since this torquing actually disformes the shape of the bore. It's
always a good idea to give the machine shop the pistons that you are going
to use so that they can hone the block as close to the piston-to-wall spec
as possible. Another good thing to do is to cross-drill the block
between the bores, which allows coolant to flow between the bores and keep
them from disforming from the heat. O-ringing the block also helps
maintain a positive seal between the headgasket and the block as the block
expands from the heat.
The diameter of the pistons depends on how large you are going to have the cylinders bored out. Stock bore size (A size) is 3.440 inches. Typicially, a high-mileage block needs to be bored 0.020" or 0.030" oversized (most go with the 0.030", just to be safe). So, a 0.030" oversized bore requires a piston diameter of 3.470". Be sure to give the pistons to the machine shop that is machining your block. This way, the correct piston-to-cylinder-wall gap can be achieved (these specs are supplied by Venolia).
The compression height of the piston determines where the pin bore is placed. This is calculated based on the stroke of the engine, the length of the rod, and the deck height of the block. For rod ratio of 1.8, a rod length of 6.520" is required. With the 9.83" deck height of the block and the 3.622" stroke of the crankshaft, a compression height of 1.499" is required. This is slightly less than the stock 2.2L Turbo piston (1.604"), but more than the later stock 2.5L Turbo piston (1.370").
A stock 1986 and later Turbo piston has a dish volume of 14cc. When overboring a cylinder, the piston dish volume has to be increased to maintain the proper compression ratio. You can give Venolia the dish volume, and they can determine the best way to implement it. Otherwise, you can calculate the diameter and depth of the dish you desire.
As stated in the above sections, two pin diameters are popular: the 0.936" Chevy pin or the 0.912" Ford pin. While the Chevy pin is stronger, the Ford pin is lighter. The stock Turbo II pin is 0.900" in diameter, but is known to flex in high output applications. Also, Venolia forged pistons use spiral locks to retain the pin instead of the stock cir-clips. The spiral locks sit in a square-shaped groove and they can't be pounded out by the wrist pin like the cir-clips can. A pin length of 2.500" is required.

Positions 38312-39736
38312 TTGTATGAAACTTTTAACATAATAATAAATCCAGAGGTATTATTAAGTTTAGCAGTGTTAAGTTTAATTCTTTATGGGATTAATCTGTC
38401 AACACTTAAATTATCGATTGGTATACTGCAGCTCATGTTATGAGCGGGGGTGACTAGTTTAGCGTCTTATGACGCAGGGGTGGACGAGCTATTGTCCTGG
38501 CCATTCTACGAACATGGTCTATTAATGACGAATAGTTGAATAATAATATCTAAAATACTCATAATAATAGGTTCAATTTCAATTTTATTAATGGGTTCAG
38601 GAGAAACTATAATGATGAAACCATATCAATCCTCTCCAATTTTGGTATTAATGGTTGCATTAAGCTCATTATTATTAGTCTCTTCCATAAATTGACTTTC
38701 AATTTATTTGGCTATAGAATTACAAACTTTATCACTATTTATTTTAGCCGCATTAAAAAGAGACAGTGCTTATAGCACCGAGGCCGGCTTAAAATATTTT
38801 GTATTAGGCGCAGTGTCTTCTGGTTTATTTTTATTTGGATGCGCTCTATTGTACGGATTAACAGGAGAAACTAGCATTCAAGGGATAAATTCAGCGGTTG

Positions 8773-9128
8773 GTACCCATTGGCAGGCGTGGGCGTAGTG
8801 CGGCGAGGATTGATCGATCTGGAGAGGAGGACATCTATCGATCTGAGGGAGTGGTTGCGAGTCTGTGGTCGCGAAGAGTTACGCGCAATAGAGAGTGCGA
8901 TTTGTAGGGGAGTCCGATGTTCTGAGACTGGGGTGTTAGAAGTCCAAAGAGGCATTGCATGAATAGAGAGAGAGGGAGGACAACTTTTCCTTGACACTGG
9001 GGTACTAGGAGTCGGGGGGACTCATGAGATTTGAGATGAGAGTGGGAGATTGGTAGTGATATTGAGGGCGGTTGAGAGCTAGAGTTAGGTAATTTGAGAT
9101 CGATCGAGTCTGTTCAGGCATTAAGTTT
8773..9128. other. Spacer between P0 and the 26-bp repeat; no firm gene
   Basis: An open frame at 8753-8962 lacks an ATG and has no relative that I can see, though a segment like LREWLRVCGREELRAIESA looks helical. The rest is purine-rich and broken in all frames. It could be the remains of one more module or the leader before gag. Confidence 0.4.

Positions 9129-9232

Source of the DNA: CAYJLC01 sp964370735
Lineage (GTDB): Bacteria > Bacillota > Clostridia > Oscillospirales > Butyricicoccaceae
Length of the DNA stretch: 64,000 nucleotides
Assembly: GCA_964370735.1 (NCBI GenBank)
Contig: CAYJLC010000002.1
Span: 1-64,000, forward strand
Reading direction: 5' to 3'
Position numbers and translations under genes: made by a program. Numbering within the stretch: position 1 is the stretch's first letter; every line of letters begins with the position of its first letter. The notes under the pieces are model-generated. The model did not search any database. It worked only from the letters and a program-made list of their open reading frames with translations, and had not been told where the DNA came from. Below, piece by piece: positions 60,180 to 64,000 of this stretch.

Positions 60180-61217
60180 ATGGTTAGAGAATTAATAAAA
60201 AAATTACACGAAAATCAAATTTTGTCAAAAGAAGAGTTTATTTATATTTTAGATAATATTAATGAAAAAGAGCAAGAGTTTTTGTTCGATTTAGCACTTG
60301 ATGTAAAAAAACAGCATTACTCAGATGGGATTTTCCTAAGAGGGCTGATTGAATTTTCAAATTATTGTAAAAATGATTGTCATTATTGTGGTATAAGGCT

The stock ring groove dimensions are 1.5mm x 1.5mm x 4mm. Just tell the piston manufacturer that you want to use the stock ring dimensions. This is by far the easiest route because they have all of this information on file.
If you would rather go with a stock piston, the you should go with a Mahle cast piston. They are the best cast pistons that you can get for your engine. Two types are available. The stock Turbo II piston has a compression height of 1.604", which limits your rod length to 6.415" and your rod ratio then becomes 1.77. Better than stock, but not quite 1.80. If you go with 2.5L Mahle cast pistons, they have a compression height of 1.370", which allows a rod length of 6.649" and your rod ratio then becomes 1.84! Better than the desired rod ratio, but the 2.5L cast pistons have shorter skirts and higher rings. The shorter skirts provide less support for the piston to guide it across the bore and the higher rings encounter more exposure to the high temperatures inside the combustion chamber. If you are going to be running this engine hard and hot, go with forged pistons. Exposing the ring to very high temps can blow the moly coating off of the ring. Also, Mahle's floating pin retainer clips are prone to failure. They use the cir-clip design, which can be pounded out by the pin. Venolia forged pistons use spiral locks, which can't be pounded out.
There are several types of rings available. Companies like Sealed
Power, Total Seal, and Hastings
sell gapless ring sets that have a double ring for the lower compression
ring to greatly reduce blowby, which is important in any performance engine.
They also have high performance rings for the upper compression ring that
can take high temperatures and even detonation.
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This page is maintained by Russell W. Knize and was last updated 05/17/99. Comments? Questions? Email email@example.com.
Copyright © 1996-2003 Russ W. Knize